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Monday 19 Mar 2018 | 06:11 | SYDNEY
Monday 19 Mar 2018 | 06:11 | SYDNEY

A revived Quad won't help Australia

Foreign Minister Julie Bishop with US Secreaty of State Rex Tillerson at AUSMIN, June 2017. (Flickr/Chairman of the Joint Chiefs)



23 June 2017 15:57

The resurrection of the Quadrilateral Security Dialogue (QSD), a proposal that would bring Australia into a strategic grouping with India, Japan and the US, has again been floated, this time in ministerial talks between Australia and Japan in Tokyo.

Australia has a perfect right to form associations, groupings, dialogues and alliances with whomever it chooses. Foreign, including Chinese, criticism should not be regarded as a barrier. However wise statecraft does not deal only with entitlements and rights, it also considers consequences, need, timing and the best use of limited resources. The option of pursuing a four-way strategic grouping between Australia, India, Japan and the US needs to be considered from these perspectives. 

With regard to consequence, it would be irresponsible not to consider the impact on China’s security perceptions. Will a Quad arrangement increase perceptions among China's leaders that the US is leading an effort to contain China’s rise? Probably, because we know that, historically, China has feared encirclement.

Will it strengthen the influence of hawks in the PLA who regard peaceful coexistence with the US and other Asia Pacific great powers as fanciful? Again, probably.

Will it increase the overall level of distrust in US-China, Japan-China and India-China relations? This is also likely.

Could it lead to China increasing its levels of defence spending? Yes, quite possibly. China’s defence spending as a share of GDP is currently less than half that of the US. Beijing could increase this figure without placing undue strain on its economy.

Will a Quad reverse China’s land reclamation and building of military facilities in the South China Sea? Almost certainly not. It is likely that only the use of force could now bring that about. No country has an appetite for a war over military installations that are currently not harming any state’s security and prosperity.

It should also be added that public denials that such a grouping 'has nothing to do with China' would ring hollow. Politicians who participate in this kind of dissembling are not serving their country’s long term interests. More distrust simply adds up to a worsening of Australia’s security environment.  Clever strategy is about maintaining deterrence while avoiding an escalation of tensions.

Given all these risks, is formalising a four way quasi-alliance something we need to do at this juncture?

To start with, Australia’s close alliance with the US is at record highs and needs no further strengthening. Moreover, Australia shares strong and improving bilateral military ties with both Japan and India. These include strategic-level talks as well as practical forms of cooperation, including naval and maritime security exercises. Australia also has a three-way arrangement with the US and Japan, the Trilateral Security Dialogue, which has facilitated closer relations including limited forms of intelligence cooperation and a bilateral logistics agreement. If we ever needed to operate in a coalition force with either country, these habits of cooperation, and the personal connections they engender, would position Australia well.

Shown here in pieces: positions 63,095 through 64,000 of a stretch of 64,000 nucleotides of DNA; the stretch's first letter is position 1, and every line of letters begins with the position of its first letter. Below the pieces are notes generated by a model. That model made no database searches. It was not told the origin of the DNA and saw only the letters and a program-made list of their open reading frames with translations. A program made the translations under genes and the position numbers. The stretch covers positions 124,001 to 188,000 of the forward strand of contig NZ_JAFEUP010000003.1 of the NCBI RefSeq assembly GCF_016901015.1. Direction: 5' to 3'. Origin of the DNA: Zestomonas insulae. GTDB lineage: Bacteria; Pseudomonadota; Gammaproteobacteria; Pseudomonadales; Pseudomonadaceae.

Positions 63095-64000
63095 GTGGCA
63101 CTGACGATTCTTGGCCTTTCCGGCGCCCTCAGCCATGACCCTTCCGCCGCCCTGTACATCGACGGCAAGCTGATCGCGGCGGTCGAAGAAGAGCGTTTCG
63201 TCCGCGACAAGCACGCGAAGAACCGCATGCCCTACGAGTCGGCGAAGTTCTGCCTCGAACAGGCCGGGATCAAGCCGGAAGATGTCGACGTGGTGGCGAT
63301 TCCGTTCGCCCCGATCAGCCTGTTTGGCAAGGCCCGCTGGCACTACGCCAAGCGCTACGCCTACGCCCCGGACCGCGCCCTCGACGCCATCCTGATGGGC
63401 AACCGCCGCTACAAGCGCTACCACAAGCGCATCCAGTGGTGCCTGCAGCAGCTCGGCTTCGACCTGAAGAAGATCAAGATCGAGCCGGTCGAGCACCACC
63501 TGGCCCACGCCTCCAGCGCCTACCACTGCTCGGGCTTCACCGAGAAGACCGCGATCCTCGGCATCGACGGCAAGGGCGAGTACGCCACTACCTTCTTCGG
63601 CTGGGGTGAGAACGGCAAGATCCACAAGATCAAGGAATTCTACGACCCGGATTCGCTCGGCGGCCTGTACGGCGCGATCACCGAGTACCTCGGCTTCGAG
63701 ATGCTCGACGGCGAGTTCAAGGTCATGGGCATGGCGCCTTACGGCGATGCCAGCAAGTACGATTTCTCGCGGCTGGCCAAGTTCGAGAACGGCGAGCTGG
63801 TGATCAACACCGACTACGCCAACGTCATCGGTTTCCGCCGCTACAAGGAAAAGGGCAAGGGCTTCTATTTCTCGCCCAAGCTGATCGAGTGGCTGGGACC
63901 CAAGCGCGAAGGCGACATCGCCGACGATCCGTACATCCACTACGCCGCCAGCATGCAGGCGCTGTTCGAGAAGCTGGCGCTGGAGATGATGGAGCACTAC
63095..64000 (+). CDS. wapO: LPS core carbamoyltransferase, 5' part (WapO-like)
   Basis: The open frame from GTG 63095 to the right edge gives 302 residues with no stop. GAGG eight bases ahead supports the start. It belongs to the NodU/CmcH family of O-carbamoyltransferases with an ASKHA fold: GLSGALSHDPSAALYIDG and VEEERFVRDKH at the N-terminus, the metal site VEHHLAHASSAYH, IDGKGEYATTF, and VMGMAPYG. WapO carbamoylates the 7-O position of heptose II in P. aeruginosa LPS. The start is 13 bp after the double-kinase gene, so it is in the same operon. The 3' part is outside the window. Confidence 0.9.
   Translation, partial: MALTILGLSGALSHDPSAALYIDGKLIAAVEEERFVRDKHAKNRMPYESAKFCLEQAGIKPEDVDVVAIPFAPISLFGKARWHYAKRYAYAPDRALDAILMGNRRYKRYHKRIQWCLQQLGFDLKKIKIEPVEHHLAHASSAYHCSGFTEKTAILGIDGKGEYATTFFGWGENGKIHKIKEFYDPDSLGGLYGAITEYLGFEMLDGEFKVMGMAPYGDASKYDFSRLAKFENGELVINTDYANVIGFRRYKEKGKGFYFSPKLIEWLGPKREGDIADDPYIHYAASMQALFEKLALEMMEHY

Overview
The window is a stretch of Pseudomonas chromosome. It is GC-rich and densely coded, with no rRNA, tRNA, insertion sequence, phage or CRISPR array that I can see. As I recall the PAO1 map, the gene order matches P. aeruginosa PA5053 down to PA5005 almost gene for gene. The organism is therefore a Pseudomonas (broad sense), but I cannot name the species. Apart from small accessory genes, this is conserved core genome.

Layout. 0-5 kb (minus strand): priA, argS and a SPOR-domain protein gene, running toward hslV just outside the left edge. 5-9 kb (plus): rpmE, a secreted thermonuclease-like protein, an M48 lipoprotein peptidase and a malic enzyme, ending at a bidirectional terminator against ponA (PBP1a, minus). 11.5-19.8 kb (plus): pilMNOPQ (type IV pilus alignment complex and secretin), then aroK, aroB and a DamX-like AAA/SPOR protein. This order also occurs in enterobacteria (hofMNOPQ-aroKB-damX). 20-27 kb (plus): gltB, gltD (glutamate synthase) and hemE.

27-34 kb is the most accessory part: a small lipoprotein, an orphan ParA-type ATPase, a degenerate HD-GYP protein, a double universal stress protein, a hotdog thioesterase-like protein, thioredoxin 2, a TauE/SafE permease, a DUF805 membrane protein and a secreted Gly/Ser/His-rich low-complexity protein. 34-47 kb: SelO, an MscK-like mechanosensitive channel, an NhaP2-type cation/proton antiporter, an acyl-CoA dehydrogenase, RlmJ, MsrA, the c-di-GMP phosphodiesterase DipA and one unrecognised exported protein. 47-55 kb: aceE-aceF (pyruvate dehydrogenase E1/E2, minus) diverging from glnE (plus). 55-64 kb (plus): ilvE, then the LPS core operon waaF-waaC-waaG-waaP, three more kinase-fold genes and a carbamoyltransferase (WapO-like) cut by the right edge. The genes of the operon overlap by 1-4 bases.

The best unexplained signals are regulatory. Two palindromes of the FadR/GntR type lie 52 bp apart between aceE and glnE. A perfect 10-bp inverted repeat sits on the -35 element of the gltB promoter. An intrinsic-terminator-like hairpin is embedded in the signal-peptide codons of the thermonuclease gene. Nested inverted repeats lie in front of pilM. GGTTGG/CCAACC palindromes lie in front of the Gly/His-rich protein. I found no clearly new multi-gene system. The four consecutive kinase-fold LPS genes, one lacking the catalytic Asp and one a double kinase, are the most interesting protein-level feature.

So why go further? Why form this coalition now when we already have strong bilateral linkages with each of the individual countries that would form the QSD? If there is a need for a balancing coalition this should happen when the threat becomes clearer. What might be a manifestation or indication of such a threat? China using force would be an indication, perhaps by attempting to enforce an air identification defence zone, or shooting down or sinking an aircraft or ship traversing contested zones of the South China Sea. If China acted in this way it would be a sign of a state willing to use violence to achieve its ends. It would be a threat and there would be no alternative but to prepare for worse scenarios.

It also needs to be understood that Japan and India each have their own rivalries with China, including unresolved and bitter territorial disputes. The Quad carries a risk, small but real, of sending ambiguous and unhelpful messages. It might suggest to some that Australia would take Japan or India’s side in these disputes, and might even be willing to become involved if the disputes escalate to conflict.

There is also an opportunity cost to resurrecting the Quad. Australia should not increase cooperation with distant major powers like Japan and India at the cost of continuing to build closer relations with the countries in our close neighbourhood. Southeast Asia and the Pacific are our home and neighbourhood. Australian defence cooperation can arguably do more good there, reinforcing linkages and helping improve the skills and capabilities of local defence forces. The countries of Southeast Asia are the land bridge and waters that enabled attacks on Australia in 1942. Australia’s defence strategy has from the 1970s rightly placed high priority on these countries.

Professor John Blaxland recently wrote that Australia needs to hold its nerve. As we begin to feel the first real turbulence from what Coral Bell called 'The End of the Vasco de Gama Era' - that is, the end of Western global dominance - Australia needs to parse its choices more carefully than ever before. It needs to gingerly step through a bewildering array of possible futures to find the path that preserves Australia’s interests but does not lead to war. 

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